The event can cause stressors that can not be handled by the developing brain and put the teen in an emotional spiral that causes signs of depression to occur.

Symptoms of Depression

Teen depression is a serious mental health concern that causes an ongoing feeling of sadness and a loss of interest in activities that one used to enjoy.

It can affect how the person behaves, feels and there is a potential for problems with emotional, function and physical concerns.

Symptoms of depression can show up in teenagers as emotional or behavioral.

Emotional symptoms can include:

  • Being irritable a lot of the time, feeling sad or hopeless.
  • Low self-esteem.
  • Feeling of not being good enough or guilt.
  • Thoughts of death, dying or suicide.
  • A sense that the future looks dark.
  • Problems in social life.
  • Hard to maintain established friendships or relationships.
  • The need for reassurance all the time
  • Focuses on past failures and blames oneself and criticizes oneself.

Some examples of changes in behavior changes with depression include:

  • Seeing a change in energy, usually a decrease in energy.
  • Decreased in appetite or an increase in appetite along with weight gain
  • Becoming restless and not be able to sit still
  • Becoming socially isolated
  • A decrease in school performance
  • Does not pay attention to personal hygiene
  • Becomes slow in thinking or body movements
  • Frequent complaints of body aches, headaches or might even visit the nurse more often.
  • Try suicide or make a plan for suicide

Helping A Loved One Mental Health

Treatment for Depression

Unfortunately, depression in teens can go untreated because many adults do not recognize the signs.

Parents play a key role in noticing changes in their children, and if moods or behaviors have changed that last longer than two weeks, then an appointment with a physician should be scheduled.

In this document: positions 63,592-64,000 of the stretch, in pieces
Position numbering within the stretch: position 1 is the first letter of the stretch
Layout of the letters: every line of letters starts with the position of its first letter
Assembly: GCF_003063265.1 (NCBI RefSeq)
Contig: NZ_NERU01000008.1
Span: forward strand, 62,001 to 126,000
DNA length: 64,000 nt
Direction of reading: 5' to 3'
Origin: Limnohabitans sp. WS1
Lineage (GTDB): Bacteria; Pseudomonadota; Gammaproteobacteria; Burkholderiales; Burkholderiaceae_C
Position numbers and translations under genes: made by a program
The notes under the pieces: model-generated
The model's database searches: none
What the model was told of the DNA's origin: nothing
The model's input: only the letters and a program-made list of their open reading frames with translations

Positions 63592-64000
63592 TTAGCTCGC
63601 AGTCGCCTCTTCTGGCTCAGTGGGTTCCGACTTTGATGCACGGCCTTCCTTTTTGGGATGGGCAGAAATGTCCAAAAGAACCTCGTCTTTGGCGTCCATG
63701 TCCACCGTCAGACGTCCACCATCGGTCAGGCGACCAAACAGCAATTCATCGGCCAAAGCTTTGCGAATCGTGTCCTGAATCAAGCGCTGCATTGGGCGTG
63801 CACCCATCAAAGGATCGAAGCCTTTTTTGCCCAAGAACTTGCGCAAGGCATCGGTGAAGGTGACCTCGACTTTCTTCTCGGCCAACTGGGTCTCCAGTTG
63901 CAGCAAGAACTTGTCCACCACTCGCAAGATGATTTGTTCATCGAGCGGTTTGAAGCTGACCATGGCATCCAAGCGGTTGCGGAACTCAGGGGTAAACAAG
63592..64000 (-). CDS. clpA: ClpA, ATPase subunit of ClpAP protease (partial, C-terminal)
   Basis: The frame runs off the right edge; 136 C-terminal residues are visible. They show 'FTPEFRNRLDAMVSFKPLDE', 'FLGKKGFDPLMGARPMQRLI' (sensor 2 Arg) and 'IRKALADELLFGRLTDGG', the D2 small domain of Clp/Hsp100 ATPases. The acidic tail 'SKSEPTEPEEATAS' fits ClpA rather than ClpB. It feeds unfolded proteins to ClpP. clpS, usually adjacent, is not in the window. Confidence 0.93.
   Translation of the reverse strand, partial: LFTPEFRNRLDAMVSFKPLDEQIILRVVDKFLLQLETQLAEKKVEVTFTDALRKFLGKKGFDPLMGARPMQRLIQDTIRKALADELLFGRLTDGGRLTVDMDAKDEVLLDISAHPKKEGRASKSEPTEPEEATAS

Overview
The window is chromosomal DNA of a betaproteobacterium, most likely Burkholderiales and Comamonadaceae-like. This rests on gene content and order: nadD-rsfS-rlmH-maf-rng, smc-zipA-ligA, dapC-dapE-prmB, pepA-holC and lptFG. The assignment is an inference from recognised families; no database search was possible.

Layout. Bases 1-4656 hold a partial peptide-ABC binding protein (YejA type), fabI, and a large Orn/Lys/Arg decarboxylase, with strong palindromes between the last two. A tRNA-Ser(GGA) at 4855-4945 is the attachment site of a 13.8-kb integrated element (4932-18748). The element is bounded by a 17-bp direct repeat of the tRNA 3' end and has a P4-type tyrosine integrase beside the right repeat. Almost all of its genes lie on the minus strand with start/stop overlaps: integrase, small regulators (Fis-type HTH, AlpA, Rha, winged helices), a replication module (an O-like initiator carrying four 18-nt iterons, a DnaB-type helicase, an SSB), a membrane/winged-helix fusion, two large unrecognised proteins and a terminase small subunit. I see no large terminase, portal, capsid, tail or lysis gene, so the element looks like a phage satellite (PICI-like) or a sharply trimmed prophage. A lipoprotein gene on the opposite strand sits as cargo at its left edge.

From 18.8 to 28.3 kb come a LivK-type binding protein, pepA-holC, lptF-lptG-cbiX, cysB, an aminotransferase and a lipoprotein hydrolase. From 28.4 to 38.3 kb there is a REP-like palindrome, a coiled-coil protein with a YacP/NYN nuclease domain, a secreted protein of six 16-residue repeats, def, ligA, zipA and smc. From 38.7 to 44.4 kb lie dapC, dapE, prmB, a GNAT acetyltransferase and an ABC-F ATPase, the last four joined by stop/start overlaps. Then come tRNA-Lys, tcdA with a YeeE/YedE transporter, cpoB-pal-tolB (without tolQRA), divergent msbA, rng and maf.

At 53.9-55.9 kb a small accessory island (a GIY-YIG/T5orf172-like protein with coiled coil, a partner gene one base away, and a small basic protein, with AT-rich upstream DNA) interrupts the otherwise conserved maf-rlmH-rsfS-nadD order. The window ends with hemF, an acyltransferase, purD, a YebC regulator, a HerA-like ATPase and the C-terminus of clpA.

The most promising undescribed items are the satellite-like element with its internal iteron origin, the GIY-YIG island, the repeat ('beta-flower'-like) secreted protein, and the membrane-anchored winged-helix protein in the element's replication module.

It is important to explain that mental/emotional problems need to be healed just like physical ailments. It needs to be stressed to the teen that an emotional problem is not a sign of weakness.

Seeing a physician that might refer the young person to a psychotherapist or a psychiatrist will start the treatment process.

Getting treatment for depression is important because it will help the teen feel less stressed and learn coping mechanisms to manage feelings when life can become overwhelming.

Types of Medication for Adolescents with Depression

There are different types of antidepressant drugs that are very effective at treating depression in teenagers. If medication is chosen as a path for treatment, they should be monitored closely due to potential side effects.

Some antidepressant medications that might be prescribed are:

The use of medications should be observed closely during the first few months by a healthcare professional.

Types of Therapy

There are different types of therapy for adolescents that a physician might refer to, which include psychotherapy also known as psychological counseling.

Before therapy begins, the psychologist or therapist will talk with the family about the types of therapy they feel would be best.

Cognitive-Behavioral Therapy (CBT)

Cognitive behavioral therapy focuses on what is currently going on in the teen’s life and causing problems. It really targets the relationship between their thoughts, behaviors, and feelings.

Then it looks at how to change the thought process/pattern that intrudes with the teen’s ability to function effectively in day-to-day situations.

Interpersonal Psychotherapy for Adolescents (IPT-A)

Interpersonal psychotherapy for adolescents looks at current relationships that might be connected to the depressive state the teen is experiencing. It focuses on helping relationships that are of concern and creating strategies to communicate emotions effectively.

Getting Help with Teen Depression

Depression in young people is something that needs to be treated and diagnosed with a healthcare professional.

At Modern Recovery, we can be part of that treatment that is needed for the teen and their family.

We offer a wide range of services that include mental health treatments that include depression.

The benefit of Modern Recovery is that we offer several options for therapy, including online adolescent therapy programs.

We take mental health very seriously and offer a full-circle approach that starts first by getting help, then receiving the treatment and then completing the final step of what happens after treatment is completed.

For more information on any of the services that we provide, please contact us so that we can find a service that best meets the needs of your teen.

© 2022 Modern Recovery